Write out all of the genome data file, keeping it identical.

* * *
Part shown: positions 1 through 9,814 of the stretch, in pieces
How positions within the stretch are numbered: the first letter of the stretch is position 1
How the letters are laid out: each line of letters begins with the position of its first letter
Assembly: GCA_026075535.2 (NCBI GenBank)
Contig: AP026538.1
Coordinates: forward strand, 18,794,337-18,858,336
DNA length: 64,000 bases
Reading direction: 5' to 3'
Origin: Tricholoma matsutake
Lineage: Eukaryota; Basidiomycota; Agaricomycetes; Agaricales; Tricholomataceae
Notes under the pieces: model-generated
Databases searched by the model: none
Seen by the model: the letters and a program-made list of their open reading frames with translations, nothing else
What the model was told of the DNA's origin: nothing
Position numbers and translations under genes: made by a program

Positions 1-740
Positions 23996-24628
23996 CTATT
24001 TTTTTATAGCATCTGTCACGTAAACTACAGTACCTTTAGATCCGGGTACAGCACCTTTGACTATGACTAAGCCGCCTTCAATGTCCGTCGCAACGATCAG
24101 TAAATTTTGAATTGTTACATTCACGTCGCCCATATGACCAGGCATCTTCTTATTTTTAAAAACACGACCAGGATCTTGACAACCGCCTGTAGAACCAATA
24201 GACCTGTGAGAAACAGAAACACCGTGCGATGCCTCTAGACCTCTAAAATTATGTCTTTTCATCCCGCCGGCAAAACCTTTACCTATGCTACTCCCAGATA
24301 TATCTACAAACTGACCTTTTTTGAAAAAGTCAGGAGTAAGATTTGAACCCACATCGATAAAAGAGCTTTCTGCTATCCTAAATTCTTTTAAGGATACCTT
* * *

Part shown: positions 1 through 9,814 of the stretch, in pieces
How positions within the stretch are numbered: the first letter of the stretch is position 1
How the letters are laid out: each line of letters begins with the position of its first letter
Assembly: GCA_026075535.2 (NCBI GenBank)
Contig: AP026538.1
Coordinates: forward strand, 18,794,337-18,858,336
DNA length: 64,000 bases
Reading direction: 5' to 3'
Origin: Tricholoma matsutake
Lineage: Eukaryota; Basidiomycota; Agaricomycetes; Agaricales; Tricholomataceae
Notes under the pieces: model-generated
Databases searched by the model: none
Seen by the model: the letters and a program-made list of their open reading frames with translations, nothing else
What the model was told of the DNA's origin: nothing
Position numbers and translations under genes: made by a program

Positions 1-740
Positions 23996-24628
23996 CTATT
24001 TTTTTATAGCATCTGTCACGTAAACTACAGTACCTTTAGATCCGGGTACAGCACCTTTGACTATGACTAAGCCGCCTTCAATGTCCGTCGCAACGATCAG
24101 TAAATTTTGAATTGTTACATTCACGTCGCCCATATGACCAGGCATCTTCTTATTTTTAAAAACACGACCAGGATCTTGACAACCGCCTGTAGAACCAATA
24201 GACCTGTGAGAAACAGAAACACCGTGCGATGCCTCTAGACCTCTAAAATTATGTCTTTTCATCCCGCCGGCAAAACCTTTACCTATGCTACTCCCAGATA
24301 TATCTACAAACTGACCTTTTTTGAAAAAGTCAGGAGTAAGATTTGAACCCACATCGATAAAAGAGCTTTCTGCTATCCTAAATTCTTTTAAGGATACCTT